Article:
The first course of Google’s UX Design Professional Certificate teaches how to think like a UX designer through various frameworks but like other bootcamps, they follow the design thinking process which includes empathizing, define, ideate, prototype, and test (or some similar variation). But as Jordan Bowman mentions in his article, learners are not prepared for the reality of design processes being different across various teams and projects.
The takeaway from this article is not that you shouldn’t use a process, but rather that you don’t need to be married to a single process. When solving problems, there’s no “one-size-fits-all” solution so keep an open mind for trying new ideas and approaches to uncover solutions. While some frameworks seem to be linear and sequential, the reality is that things can be done out of order or in cycles too (like testing and iterating).
Oz is blessing our UXB Instagram with your occasional dose of puns, let us know what kind of content you’d like to have interrupting your mindless IG scrolling 😂
Checking your work for Web Content Accessibility Guidelines 2.1 (WCAG 2.1)? Download this color contrast analyzer for Mac or Windows to help you check for color blindness and test various color combos.
While Full Stack Radio is a podcast for developers, the tips shared by Ben Orenstein apply to UX as well. One outstanding tip: cater your job application by absorbing the job description and describing how your skills fulfill each requirement. This is an opportunity to demonstrate how you can align with the needs of the team and what you have to offer. The effort that goes into an application impacts the likeliness of you hearing back. So if you’re copying and pasting a cover letter without customization, chances are you’ve just lowered your potential to stand out.
152: Ben Orenstein – How to Stand Out When Applying for a Job at a Small Company – Full Stack Radio
- 152: Ben Orenstein – How to Stand Out When Applying for a Job at a Small Company
- 151: DHH – Building HEY with Hotwire
- 150: Secret Screencasting Tips & Behind the Scenes of Tailwind CSS 2.0
- 149: Choosing a Payment Processor, Radical Icons & W3C Hype
- 148: Accessible Focus Styles, Tailwind Labs on YouTube, and Secret Projects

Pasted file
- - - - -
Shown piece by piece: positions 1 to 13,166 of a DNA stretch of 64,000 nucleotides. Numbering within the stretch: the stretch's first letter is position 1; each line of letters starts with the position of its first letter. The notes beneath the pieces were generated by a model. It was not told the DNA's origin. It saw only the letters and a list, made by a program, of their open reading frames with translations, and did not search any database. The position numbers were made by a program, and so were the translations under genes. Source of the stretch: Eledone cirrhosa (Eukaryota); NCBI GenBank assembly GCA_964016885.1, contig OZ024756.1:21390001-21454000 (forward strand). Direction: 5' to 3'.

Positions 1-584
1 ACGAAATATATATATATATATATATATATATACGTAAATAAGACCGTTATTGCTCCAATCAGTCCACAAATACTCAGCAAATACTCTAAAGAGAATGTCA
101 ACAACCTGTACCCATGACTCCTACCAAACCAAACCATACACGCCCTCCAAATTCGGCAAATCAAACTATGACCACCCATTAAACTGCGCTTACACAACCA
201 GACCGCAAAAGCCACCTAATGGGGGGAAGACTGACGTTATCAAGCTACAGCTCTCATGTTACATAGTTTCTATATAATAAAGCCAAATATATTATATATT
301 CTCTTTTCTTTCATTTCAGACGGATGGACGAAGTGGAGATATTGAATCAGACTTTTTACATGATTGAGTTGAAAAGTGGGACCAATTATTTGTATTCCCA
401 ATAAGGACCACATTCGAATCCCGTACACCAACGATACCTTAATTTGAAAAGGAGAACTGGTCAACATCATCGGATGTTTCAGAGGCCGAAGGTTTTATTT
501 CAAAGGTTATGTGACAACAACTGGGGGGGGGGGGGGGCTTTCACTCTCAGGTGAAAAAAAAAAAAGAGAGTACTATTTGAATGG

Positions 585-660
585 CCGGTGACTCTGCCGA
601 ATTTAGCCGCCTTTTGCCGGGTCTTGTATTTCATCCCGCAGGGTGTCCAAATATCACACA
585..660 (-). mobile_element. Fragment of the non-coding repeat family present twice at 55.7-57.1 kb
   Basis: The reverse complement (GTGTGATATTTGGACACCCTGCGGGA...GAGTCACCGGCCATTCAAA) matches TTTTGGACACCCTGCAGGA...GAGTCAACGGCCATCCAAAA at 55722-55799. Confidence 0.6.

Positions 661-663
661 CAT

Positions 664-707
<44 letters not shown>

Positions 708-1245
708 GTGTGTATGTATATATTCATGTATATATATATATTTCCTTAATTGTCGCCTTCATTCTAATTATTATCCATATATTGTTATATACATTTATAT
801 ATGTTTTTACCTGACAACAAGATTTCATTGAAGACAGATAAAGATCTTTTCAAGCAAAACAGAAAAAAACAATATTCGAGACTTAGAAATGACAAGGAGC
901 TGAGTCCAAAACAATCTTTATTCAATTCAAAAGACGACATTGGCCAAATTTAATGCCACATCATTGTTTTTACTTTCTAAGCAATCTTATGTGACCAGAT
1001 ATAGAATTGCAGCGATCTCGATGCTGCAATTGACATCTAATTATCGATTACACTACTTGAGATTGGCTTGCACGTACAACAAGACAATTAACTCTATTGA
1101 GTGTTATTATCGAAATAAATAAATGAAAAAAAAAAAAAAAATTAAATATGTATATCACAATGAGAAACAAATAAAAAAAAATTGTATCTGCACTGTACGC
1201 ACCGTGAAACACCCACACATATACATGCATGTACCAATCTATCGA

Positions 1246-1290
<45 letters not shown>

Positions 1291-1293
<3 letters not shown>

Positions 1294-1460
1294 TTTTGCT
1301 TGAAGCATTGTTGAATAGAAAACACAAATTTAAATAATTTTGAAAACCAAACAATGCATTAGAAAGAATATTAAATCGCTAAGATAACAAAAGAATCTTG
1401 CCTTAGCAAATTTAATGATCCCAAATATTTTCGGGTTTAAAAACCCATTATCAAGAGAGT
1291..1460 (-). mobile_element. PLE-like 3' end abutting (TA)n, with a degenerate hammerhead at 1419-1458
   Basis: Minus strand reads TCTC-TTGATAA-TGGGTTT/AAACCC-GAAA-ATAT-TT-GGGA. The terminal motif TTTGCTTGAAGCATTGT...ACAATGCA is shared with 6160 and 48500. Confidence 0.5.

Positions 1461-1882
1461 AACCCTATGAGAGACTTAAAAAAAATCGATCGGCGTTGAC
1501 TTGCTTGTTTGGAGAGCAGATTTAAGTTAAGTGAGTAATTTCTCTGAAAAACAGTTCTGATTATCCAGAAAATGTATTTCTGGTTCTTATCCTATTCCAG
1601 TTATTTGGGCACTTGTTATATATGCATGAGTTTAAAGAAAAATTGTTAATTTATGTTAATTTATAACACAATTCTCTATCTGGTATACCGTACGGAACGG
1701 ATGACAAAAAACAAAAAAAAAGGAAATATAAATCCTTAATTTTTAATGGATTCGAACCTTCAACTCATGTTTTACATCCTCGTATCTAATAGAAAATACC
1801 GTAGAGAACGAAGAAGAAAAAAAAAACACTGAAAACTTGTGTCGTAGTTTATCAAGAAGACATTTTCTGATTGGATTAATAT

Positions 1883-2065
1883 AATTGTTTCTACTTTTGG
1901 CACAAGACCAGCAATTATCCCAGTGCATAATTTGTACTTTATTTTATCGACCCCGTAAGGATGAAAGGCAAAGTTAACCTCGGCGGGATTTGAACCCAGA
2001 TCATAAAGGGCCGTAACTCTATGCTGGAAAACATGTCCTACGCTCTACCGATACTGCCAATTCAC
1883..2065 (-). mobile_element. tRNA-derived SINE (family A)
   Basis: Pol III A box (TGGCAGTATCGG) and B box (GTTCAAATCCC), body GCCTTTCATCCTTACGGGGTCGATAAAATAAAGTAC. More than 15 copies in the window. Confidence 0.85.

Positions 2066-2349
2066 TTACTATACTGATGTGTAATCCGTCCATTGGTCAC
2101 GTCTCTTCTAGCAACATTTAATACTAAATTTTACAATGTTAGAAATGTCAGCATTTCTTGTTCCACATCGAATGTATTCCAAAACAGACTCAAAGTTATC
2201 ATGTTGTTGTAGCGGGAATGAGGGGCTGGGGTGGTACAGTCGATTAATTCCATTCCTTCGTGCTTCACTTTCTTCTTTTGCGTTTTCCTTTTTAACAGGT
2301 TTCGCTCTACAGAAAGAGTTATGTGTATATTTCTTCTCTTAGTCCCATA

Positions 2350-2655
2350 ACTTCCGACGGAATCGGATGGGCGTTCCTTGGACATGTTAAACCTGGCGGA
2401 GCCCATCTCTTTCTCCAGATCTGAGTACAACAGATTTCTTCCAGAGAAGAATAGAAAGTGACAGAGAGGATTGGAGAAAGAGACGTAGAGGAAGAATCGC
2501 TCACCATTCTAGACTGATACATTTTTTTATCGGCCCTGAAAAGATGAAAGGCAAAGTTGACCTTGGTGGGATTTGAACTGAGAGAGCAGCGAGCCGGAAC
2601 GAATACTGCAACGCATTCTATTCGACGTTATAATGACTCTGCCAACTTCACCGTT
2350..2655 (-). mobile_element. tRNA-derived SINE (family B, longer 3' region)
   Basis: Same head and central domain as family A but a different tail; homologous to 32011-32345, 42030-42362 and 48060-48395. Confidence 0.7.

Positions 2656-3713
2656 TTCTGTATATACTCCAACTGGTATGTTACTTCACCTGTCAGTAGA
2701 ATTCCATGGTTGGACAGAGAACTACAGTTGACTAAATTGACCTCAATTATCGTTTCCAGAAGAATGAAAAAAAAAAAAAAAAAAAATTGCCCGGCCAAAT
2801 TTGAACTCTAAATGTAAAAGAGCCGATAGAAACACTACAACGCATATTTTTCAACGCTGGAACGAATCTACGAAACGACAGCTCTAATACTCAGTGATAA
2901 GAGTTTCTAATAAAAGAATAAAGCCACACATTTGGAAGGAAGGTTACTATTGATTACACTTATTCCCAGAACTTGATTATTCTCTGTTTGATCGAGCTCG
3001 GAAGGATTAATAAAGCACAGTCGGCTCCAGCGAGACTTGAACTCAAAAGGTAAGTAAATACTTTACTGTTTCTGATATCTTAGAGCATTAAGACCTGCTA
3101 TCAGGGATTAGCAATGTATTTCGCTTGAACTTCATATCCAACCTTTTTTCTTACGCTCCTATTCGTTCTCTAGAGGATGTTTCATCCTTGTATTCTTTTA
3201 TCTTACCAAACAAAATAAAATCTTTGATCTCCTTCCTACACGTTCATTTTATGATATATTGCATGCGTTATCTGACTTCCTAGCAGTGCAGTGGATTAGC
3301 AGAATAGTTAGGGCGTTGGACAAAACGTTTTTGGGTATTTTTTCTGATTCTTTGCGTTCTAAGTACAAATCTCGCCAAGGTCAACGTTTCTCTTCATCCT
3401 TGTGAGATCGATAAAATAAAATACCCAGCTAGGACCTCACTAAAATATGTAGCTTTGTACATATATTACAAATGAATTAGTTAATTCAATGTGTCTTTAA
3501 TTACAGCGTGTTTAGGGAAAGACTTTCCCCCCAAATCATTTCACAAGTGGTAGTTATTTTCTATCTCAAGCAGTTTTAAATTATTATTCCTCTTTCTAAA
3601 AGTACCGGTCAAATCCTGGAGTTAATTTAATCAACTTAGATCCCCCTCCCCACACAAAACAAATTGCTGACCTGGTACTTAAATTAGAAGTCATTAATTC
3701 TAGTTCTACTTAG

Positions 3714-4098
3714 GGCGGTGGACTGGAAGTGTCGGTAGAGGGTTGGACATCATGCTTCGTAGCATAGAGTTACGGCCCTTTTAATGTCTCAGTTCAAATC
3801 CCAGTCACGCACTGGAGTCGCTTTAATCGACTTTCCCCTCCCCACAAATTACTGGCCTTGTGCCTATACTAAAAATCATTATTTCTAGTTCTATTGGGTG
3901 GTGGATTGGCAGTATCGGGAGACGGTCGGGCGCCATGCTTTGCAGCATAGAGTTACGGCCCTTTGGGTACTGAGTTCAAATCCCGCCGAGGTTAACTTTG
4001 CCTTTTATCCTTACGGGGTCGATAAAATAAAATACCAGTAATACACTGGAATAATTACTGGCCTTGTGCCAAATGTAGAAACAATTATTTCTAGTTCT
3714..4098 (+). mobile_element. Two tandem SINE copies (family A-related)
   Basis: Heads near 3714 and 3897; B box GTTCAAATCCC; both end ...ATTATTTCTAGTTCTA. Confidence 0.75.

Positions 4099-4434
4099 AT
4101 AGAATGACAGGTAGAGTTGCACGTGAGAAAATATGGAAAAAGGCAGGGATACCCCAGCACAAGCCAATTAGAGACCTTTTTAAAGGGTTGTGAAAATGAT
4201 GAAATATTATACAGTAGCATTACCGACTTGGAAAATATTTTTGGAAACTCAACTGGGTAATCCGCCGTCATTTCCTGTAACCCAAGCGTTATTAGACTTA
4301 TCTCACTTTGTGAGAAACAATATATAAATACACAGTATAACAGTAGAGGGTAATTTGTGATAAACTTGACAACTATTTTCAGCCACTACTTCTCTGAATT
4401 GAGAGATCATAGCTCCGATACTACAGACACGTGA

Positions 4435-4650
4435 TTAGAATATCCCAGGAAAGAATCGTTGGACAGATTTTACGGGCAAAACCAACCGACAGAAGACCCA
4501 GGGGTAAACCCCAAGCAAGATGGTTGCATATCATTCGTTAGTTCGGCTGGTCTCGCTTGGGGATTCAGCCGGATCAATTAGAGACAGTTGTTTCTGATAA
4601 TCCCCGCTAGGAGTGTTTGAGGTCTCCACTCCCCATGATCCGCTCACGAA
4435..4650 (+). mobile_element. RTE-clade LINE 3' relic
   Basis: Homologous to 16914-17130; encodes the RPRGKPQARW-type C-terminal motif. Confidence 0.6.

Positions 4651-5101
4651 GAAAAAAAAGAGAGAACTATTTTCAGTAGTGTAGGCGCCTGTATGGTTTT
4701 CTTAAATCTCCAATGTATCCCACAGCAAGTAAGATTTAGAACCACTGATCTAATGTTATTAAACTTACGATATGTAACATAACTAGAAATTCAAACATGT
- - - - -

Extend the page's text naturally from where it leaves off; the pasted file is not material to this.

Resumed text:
Config 2021 – April 21-22, 2021
Config is Figma’s annual conference, this year held virtually over 2 days. The conference is made up of keynotes and 30-minute breakout sessions that you can choose from. They have a fantastic lineup of speakers from Github, Intuit, Stripe, Uber, Burberry, and more!
At first, this article made me chuckle but my humor quickly became nervous laughter when I realized that we at UXB are guilty of creating punny, controversial, and clickbaity titles too.
Jared Hill describes how he used design thinking to understand why his friend, an experienced front-end developer, had gotten a wrong, negative impression of how UX concepts were being communicated online. The call to action from this article is to reconsider how designers, despite striving to be expert communicators and empathetic beings, can also fall into the pitfalls of creating misleading information and unfriendly experiences. Being aware of the impact of how we communicate about UX allows the industry to become more welcoming and promote the values we preach.
“Creating an interface is much like building a house: If you don’t get the foundations right, no amount of decorating can fix the resulting structure.”
– Jef Raskin, author of The Humane Interface
This video is one of the resources from Google’s UX Design Certificate on inclusive and accessible design. In this talk from a Google I/O event from 2018 but the themes are still relevant today! If accessibility isn’t something your team is already working on with your products, consider it as a missed opportunity with an audience that your product doesn’t meet the needs for… Seems more urgent now, right?
If you’re working on responsive design and you’re unsure about whether you should start with mobile first or desktop first, read this book. Luke Wroblewsky is a great writer and his book is backed by data and examples that make a clearly defined case for designing for mobile-first. If it’s anything you should take away after reading, it’s that starting with a smaller screen gives you the most constraints, forcing you to set the priorities straight before designing.
Sprints are meant to be fast but organized. Here’s a template to help you get started on your next design sprint!
[CASE STUDY SPOTLIGHT]
Designer: Anastasiia Mysliuk
Case Study: BeeBetter App
This app aims to make the process of habit-tracking fun, interactive and engaging with friends to keep users motivated and allow for progress tracking.
Why this case study is awesome:
- Project deliverables: The Discovery and Research phase deliverables are well organized and easy to understand. Detailed customer journey map, extensive user flow, and an impressive information architecture layout.
- Presentation: Screens are animated so viewers can see the functionality of the app and there is a detailed style guide of colors, fonts, and icons used.
This is another great example of using Behance to engage the community and show off UX work. BeeBetter is fun, vibrant, and laid out so perfectly that it captures the eye. One thing to keep in mind for presentations like this is the quality of your images and the size of your text! It can be tricky to read small text so think about how you might optimize the experience before hitting ‘Publish’.